Visual Web Developer places line 11 in all newly created Web services. This line indicates that the Web service conforms to the Basic Profile 1.1 (BP 1.1) developed by the Web Services Interoperability Organization (WS-I), a group dedicated to promoting interoperability among Web services developed on different platforms with different programming languages. BP 1.1 is a document that defines best practices for various aspects of Web service creation and consumption (www.WS-I.org). As we discussed in Section 22.2, the .NET environment hides many of these details from you. Setting the WebServiceBinding attribute's ConformsTo property to WsiProfiles.BasicProfile1_1 instructs Visual Web Developer to perform its "behind-the-scenes" work, such as generating WSDL and ASMX files, in conformance with the guidelines laid out in BP 1.1. For more information on Web services interoperabilty and the Basic Profile 1.1, visit the WS-I Web site at www.ws-i.org.
By default, each new Web service class created in Visual Web Developer inherits from class System.Web.Services.WebService (line 12). Although a Web service need not derive from class WebService, this class provides members that are useful in determining information about the client and the Web service itself. Several methods in class HugeInteger are tagged with the WebMethod attribute (lines 62, 88, 127, 152 and 161), which exposes a method so that it can be called remotely. When this attribute is absent, the method is not accessible to clients that consume the Web service. Note that this attribute, like the WebService attribute, contains a Description property that allows the ASMX page to display information about the method (see these descriptions shown in Fig. 22.2).
Common Programming Error 22.1
Failing to expose a method as a Web method by declaring it with the WebMethod attribute prevents clients of the Web service from accessing the method.
Portability Tip 22.1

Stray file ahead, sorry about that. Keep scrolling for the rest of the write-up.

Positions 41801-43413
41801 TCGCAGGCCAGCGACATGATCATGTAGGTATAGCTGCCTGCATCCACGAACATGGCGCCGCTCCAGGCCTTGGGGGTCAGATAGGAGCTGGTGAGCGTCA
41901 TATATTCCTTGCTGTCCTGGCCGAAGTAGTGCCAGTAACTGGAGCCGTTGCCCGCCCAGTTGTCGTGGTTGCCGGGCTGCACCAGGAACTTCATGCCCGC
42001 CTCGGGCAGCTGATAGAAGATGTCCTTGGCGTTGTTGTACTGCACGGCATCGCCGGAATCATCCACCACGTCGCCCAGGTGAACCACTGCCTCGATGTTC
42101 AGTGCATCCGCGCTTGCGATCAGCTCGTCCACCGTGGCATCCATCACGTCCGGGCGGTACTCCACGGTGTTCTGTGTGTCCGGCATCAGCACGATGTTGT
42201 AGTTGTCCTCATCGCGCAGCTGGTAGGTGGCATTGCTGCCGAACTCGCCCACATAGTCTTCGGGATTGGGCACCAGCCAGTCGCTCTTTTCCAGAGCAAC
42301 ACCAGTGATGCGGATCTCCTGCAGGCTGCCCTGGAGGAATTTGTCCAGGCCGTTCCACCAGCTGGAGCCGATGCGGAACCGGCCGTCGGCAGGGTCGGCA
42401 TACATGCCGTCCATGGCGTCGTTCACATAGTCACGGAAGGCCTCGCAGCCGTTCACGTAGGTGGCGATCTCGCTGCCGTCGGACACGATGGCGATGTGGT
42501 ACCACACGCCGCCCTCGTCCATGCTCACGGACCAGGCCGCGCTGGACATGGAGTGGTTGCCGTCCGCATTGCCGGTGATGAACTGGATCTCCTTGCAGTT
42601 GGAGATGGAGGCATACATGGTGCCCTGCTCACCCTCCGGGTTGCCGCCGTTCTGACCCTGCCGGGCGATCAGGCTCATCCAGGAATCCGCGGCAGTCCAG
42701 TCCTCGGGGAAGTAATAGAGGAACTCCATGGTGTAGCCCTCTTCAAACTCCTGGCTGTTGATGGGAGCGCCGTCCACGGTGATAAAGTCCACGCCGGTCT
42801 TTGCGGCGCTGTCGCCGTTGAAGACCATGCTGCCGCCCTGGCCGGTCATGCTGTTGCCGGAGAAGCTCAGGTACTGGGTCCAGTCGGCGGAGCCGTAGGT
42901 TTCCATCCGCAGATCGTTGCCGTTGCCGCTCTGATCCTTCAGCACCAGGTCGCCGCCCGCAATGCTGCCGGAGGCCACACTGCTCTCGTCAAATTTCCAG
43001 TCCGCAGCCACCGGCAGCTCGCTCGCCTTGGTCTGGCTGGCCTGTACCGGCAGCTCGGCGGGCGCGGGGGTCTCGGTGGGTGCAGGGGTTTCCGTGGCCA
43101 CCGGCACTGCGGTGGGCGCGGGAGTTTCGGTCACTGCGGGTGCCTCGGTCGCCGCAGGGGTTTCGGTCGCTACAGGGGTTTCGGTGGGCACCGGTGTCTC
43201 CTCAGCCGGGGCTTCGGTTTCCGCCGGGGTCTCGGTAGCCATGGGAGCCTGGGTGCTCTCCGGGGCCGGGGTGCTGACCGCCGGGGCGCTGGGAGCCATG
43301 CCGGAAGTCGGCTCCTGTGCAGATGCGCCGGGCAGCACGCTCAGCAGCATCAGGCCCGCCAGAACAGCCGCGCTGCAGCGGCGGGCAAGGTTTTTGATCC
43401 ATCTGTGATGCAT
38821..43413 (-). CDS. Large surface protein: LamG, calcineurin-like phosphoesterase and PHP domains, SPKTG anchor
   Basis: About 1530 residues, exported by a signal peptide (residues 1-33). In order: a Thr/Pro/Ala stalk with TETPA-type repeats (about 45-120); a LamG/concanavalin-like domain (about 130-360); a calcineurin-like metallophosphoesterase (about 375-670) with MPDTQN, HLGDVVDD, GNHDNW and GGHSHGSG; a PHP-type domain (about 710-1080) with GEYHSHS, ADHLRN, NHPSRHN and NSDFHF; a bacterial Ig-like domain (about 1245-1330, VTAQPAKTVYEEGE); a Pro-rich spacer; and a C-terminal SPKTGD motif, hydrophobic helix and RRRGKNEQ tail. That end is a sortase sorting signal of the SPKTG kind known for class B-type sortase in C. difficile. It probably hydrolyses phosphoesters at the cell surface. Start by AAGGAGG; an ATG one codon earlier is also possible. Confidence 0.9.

Specify a namespace for each Web service so that it can be uniquely identified by clients. In general, you should use your company's domain name as the Web service's namespace, since company domain names are guaranteed to be unique.
Portability Tip 22.2
Specify descriptions for a Web service and its Web methods so that the Web service's clients can view information about the service in the service's ASMX page.
Common Programming Error 22.2
No method with the WebMethod attribute can be declared static-for a client to access a Web method, an instance of that Web service must exist.
Lines 24-35 define an indexer, which enables us to access any digit in a HugeInteger. Lines 62-84 and 88-107 define Web methods Add and Subtract, which perform addition and subtraction, respectively. Method Borrow (lines 110-124) handles the case in which the digit that we are currently examining in the left operand is smaller than the corresponding digit in the right operand. For instance, when we subtract 19 from 32, we usually examine the numbers in the operands digit-by-digit, starting from the right. The number 2 is smaller than 9, so we add 10 to 2 (resulting in 12). After borrowing, we can subtract 9 from 12, resulting in 3 for the rightmost digit in the solution. We then subtract 1 from the 3 in 32-the next digit to the left (i.e., the digit we borrowed from). This leaves a 2 in the tens place. The corresponding digit in the other operand is now the 1 in 19. Subtracting 1 from 2 yields 1, making the corresponding digit in the result 1. The final result, when the digits are put together, is 13. Method Borrow is the method that adds 10 to the appropriate digits and subtracts 1 from the digits to the left. This is a utility method that is not intended to be called remotely, so it is not qualified with attribute WebMethod.
Recall that Fig. 22.2 presented a screen capture of the ASMX page HugeInteger.asmx for which the code-behind file HugeInteger.cs (Fig. 22.9) defines Web methods. A client application can invoke only the five methods listed in the screen capture in Fig. 22.2 (i.e., the methods qualified with the WebMethod attribute in Fig. 22.9).